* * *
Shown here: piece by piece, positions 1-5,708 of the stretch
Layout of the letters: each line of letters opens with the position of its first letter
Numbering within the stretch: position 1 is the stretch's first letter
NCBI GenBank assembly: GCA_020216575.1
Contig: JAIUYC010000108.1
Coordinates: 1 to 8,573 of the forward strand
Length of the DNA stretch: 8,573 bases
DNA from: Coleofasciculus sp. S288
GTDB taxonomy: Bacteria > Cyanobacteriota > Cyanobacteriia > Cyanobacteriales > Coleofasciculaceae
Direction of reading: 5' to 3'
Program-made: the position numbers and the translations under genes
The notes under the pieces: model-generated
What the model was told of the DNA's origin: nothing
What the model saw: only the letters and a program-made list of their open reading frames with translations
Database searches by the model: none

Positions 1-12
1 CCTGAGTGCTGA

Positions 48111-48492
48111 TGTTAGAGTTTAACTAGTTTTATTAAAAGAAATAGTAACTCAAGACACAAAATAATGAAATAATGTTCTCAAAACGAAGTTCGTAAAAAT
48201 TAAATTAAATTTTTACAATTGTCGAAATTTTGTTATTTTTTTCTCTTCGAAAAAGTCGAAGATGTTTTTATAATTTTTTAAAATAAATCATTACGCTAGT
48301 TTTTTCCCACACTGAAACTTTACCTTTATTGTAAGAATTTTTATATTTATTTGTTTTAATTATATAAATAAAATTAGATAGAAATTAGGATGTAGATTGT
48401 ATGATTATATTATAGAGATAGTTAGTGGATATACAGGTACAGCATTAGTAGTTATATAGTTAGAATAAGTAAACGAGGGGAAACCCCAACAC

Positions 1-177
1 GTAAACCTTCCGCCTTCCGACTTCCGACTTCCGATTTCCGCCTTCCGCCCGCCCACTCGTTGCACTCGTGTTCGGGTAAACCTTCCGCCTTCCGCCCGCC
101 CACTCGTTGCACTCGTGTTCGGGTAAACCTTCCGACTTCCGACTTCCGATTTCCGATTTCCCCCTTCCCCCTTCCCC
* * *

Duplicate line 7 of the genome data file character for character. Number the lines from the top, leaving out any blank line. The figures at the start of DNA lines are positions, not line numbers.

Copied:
Length of the DNA stretch: 8,573 bases